With Asia's staggering internet growth, it's no surprise that Google is investing heavily in building data centers in the region. Google’s facilities in Taiwan and Singapore are now up and running, but the company's plans in Hong Kong appear to be shelved.
The company has opened facilities in Changhua County, Taiwan, as well as in Singapore. As for Hong Kong, the online giant handed back the vacant Tseung Kwan O plot of land two years after the company held a groundbreaking there. Google stated its intent to invest $300 million in the Hong Kong data center back in 2011.
The larger of the two new Asian facilities, the new data center in Changhua County in Taiwan sits on 15 hectares of land in the shadow of some of the 100 meter wind turbines at the coastal industrial park. Long term investment at the site is expected to reach $600 million, up from the original $300 million.
Google built this facility to be one of Asia’s most efficient and environmentally friendly data centers. One of the ways it’s doing this is through the use of a nighttime cooling and thermal energy storage system. The system cools water at night when temperatures are cooler, then stores the water in large insulated tanks that retain the temperature before being pumped throughout the facility during the day. This allows Google to take advantage of the fact that rates for electricity are lower at night, reducing its power bill.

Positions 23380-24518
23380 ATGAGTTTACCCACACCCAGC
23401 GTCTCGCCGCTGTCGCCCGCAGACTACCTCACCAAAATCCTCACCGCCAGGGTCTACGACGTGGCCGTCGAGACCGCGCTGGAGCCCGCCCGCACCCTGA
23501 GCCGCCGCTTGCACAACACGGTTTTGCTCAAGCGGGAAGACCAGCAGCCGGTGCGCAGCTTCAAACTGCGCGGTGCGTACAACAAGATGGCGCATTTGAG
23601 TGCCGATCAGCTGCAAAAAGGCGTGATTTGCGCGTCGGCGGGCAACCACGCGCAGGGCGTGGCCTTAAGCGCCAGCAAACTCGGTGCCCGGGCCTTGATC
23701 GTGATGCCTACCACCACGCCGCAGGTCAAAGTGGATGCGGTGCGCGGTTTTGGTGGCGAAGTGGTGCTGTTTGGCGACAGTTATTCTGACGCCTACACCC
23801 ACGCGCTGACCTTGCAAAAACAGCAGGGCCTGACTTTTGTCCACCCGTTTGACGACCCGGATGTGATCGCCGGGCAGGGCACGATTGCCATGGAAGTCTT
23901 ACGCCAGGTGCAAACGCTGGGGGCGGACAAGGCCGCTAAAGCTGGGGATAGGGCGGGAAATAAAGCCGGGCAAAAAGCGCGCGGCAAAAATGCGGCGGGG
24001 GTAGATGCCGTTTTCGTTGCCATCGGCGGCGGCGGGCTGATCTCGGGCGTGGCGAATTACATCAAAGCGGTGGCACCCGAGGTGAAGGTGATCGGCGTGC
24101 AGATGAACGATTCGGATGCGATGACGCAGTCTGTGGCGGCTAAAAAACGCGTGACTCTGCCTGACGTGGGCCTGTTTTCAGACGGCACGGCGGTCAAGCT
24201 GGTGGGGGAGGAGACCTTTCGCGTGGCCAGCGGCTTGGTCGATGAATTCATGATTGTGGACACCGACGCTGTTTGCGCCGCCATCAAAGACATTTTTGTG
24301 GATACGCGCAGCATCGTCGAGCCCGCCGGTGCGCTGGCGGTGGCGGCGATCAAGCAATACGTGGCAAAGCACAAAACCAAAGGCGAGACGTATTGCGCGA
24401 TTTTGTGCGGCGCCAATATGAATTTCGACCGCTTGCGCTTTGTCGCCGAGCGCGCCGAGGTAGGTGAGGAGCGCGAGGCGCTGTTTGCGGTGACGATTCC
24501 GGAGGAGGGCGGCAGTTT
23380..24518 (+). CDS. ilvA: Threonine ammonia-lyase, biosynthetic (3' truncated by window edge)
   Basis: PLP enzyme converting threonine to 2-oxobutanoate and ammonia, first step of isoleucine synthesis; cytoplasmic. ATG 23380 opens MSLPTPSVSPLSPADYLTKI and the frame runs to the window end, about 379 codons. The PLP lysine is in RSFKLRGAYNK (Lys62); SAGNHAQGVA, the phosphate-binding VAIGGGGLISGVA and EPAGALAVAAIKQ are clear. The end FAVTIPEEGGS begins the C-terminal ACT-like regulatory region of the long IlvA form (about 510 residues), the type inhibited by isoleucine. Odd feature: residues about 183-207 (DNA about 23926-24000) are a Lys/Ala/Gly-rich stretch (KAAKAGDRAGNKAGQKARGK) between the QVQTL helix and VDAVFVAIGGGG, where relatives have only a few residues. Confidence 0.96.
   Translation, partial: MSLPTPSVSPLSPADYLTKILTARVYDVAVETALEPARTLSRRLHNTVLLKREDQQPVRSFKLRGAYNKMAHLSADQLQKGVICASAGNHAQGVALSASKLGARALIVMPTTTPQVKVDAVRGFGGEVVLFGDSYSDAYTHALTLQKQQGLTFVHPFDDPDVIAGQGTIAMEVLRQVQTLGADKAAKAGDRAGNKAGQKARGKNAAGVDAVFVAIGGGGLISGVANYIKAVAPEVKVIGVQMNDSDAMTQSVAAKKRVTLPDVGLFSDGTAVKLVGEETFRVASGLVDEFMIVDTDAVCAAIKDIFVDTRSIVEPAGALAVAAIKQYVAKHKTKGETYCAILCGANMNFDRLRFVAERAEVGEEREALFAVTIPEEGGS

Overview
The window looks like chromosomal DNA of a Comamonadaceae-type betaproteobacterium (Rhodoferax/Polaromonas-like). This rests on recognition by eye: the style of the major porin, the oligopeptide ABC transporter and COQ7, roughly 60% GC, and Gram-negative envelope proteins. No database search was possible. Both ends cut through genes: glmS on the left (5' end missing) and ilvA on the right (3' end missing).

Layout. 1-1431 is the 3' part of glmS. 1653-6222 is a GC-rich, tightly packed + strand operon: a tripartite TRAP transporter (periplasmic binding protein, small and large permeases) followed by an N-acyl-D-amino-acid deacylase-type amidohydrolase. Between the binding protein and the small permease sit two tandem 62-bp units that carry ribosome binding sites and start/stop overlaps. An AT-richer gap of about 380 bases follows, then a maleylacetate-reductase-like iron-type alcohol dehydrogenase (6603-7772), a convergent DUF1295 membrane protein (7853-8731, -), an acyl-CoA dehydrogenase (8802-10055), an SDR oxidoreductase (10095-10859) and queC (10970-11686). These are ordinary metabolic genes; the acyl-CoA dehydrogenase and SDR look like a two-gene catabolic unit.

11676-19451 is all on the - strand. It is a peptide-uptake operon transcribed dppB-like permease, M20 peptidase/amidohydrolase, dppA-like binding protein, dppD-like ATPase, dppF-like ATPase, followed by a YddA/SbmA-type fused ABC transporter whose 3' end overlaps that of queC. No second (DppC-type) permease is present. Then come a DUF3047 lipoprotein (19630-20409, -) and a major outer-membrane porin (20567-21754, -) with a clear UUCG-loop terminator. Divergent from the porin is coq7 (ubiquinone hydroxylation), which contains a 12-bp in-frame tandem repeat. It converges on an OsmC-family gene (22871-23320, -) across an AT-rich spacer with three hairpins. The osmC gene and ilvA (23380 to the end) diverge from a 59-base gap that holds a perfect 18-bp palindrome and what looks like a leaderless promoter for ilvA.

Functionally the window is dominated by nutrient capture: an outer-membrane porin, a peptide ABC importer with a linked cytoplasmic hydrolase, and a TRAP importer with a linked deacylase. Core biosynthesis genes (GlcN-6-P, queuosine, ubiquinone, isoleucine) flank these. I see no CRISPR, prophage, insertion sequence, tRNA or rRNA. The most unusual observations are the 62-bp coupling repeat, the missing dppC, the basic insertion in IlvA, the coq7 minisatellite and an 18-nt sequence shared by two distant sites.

The Singapore facility is unique in that the company built up, not out. Instead of building a sprawling data center, the company built a multi-story data center. It sits next to a primary school and publicly run housing (called HDBs) There’s also a pretty cool robot theme to the place.
Hong Kong Plans Shelved
The company sees tremendous opportunity and potential in Hong Kong, but has decided to focus on locations where it can build for economies of scale, the company said in a statement to the Wall Street Journal. The company handed back the vacant lot two years after a groundbreaking. Google had originally planned to invest $300 million in the facility. but chose to focus its efforts elsewhere.
Hong Kong Science and Technology Parks Corporation granted 2.7 hectares to Google in 2011. Google used the name Allied Trade Holdings to obtain the site. The surrender request was processed in accordance with the conditions stipulated in the lease.